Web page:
Even more disturbingly, the rigid application of copyright rules over the London 2012 logo has seen a number of widely publicised incidents such as 81-year-old widow Joy Tomkins being forced to withdraw a hand knitted doll from her local church sale to avoid legal action over the ‘GB 2012 and Olympic rings’ she’d embroidered upon it. In East London, a long-established kebab shop has been forced to change its name from ‘Olympic’ to ‘Lympic’ after it was threatened with a lawsuit from the Games organisers. And in a gesture that strikes to the very heart of being British, pub landlords will be banned from posting signs reading: ‘Come and watch the London Games from our big screen’.
Further, the passionate force of 70,000 volunteers so critical to the spirit and delivery of the Games have been instructed not to use social media to post photos and updates about the Games. Likewise spectators attending the Olympic Games are to be barred from sharing Facebook photos or YouTube videos of the event.
However, Olympic Athletes face the strictest sanctions of all with threats of prosecution from LOCOG for broaching the blanket ban on posting any message or photo to social media linking them in any way with products or brands that aren’t official Games sponsors. Interestingly this restrictive approach seems at odds with the International Olympic Committee who have not issued any restrictions on the use of social media.
Whilst close management of brand messages makes good commercial sense, Olympic organisers seem to have lost sight of the values on which the brand is built. As consumers and sports fans alike continue to evolve their expectations of brand and customer relationships, even the world’s largest and most loved brands must stay abreast to retain their relevance. If they wish to maintain the very brand equity they are so desperate to protect, the Olympic Games and their organising committees will need to manage the brand in a manner that truly shares the experience with those who feel emotional ownership. As we approach the Opening Ceremony it appears sponsorship dollars are well and truly the gold medal winners, with most other stakeholders seemingly unable to qualify for a spot on the team.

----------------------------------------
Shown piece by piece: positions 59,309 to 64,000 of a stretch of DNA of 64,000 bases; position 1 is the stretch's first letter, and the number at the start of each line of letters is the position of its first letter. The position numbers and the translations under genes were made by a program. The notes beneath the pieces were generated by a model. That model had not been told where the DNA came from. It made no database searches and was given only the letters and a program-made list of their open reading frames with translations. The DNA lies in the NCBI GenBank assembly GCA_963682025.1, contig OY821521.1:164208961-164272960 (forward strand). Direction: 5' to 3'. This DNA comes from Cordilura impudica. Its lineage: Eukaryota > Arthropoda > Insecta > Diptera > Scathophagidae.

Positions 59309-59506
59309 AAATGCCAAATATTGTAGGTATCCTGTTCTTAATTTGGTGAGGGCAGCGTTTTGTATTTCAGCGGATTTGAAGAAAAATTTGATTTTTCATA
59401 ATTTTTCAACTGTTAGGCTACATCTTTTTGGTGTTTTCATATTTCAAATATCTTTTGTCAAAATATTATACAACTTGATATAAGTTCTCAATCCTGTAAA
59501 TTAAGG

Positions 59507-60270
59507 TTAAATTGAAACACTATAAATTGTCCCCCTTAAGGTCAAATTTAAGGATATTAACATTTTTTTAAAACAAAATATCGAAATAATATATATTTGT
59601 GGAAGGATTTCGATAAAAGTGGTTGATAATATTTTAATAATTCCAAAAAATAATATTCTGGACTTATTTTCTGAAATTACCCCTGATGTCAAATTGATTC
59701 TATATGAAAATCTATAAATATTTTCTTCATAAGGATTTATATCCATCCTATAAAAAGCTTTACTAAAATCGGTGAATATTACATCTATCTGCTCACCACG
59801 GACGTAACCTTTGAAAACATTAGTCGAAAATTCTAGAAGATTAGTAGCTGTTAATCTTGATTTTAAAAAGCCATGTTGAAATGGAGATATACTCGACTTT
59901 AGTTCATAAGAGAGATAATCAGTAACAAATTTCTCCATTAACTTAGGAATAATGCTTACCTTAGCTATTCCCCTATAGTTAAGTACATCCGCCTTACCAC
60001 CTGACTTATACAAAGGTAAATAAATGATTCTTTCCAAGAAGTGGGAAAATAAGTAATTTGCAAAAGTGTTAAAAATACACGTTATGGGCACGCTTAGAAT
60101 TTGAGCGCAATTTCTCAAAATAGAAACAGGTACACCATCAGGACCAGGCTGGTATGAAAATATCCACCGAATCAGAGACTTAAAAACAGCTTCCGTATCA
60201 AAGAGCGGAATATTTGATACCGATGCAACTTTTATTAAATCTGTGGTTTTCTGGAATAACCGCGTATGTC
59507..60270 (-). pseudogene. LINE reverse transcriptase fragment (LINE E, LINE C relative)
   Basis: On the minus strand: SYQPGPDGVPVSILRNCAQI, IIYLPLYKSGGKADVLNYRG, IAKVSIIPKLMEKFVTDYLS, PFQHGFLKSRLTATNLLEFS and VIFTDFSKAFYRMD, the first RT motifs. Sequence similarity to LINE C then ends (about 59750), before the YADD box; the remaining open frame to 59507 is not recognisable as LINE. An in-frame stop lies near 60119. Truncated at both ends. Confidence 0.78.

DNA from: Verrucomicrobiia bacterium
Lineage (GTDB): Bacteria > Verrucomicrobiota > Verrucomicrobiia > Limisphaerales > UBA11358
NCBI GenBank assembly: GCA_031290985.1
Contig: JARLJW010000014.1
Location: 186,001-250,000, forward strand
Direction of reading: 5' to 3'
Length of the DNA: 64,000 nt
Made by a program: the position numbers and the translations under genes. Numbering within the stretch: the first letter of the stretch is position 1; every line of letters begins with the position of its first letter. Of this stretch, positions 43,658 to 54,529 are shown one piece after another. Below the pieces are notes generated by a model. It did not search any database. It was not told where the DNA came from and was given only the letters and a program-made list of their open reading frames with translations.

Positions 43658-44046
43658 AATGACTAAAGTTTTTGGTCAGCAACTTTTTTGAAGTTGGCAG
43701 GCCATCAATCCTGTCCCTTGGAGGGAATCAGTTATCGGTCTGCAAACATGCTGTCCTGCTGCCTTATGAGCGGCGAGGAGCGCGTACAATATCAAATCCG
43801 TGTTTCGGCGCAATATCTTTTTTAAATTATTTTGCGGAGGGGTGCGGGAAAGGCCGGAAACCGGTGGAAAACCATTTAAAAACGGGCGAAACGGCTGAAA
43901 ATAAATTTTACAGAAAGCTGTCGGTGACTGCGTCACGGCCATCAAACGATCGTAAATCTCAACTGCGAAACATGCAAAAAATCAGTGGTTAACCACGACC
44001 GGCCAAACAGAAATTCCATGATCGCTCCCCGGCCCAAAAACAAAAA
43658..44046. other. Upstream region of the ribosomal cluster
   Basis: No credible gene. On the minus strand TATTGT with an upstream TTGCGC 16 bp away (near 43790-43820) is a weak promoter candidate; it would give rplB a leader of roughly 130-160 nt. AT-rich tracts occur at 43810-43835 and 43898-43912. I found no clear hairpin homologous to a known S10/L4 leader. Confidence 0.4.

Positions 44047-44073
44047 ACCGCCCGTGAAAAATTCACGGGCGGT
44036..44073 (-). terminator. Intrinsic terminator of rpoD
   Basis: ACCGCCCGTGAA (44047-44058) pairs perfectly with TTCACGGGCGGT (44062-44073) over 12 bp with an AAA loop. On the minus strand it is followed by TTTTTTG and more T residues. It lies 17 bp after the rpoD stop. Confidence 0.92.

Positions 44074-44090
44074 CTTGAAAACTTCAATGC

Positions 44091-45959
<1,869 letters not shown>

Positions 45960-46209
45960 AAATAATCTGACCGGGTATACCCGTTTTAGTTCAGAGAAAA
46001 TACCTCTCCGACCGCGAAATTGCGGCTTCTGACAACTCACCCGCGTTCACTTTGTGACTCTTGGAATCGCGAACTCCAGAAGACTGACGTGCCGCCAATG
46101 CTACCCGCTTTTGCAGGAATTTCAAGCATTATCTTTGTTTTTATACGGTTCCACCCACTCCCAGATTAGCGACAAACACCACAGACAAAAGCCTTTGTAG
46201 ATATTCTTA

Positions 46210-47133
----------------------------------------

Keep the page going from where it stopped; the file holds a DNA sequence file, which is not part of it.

Brand Banned – What the LOCOG Social Media Guidelines say:
Athletes are banned from:
• Endorsing any product that is not a product of an official sponsor on any form of social media – during Games period all endorsement is banned.
• Post video clips from inside the athletes’ village to your blog or YouTube. No audio or video content from inside any Olympic venue can be uploaded to any site.
• Post “in the role of a journalist”. Athletes “must not report on competition or comment on the activities of other participants”.
Non-Sponsor Companies and Businesses are banned from:
• Saying: “Supporting our athletes at the 2012 Games!” or “Help us make it a Gold 2012!”
• Using images that suggest an association with the London Olympics.
• Offer tickets as part of a promotion.
Ticket holders are banned from:
• “A Ticket Holder may not license, broadcast or publish video and/or sound recordings, including on social networking websites and the internet.”
• Post your pictures to Facebook – this may fall under the same restriction.
• Take part in any ambush marketing activity, “including, for the avoidance of doubt individual or group ambush marketing”.
David Ansett and Peter Singline
Peter Singline and David Ansett are co-founders and directors of Truly Deeply, a Melbourne based brand strategy and design consultancy.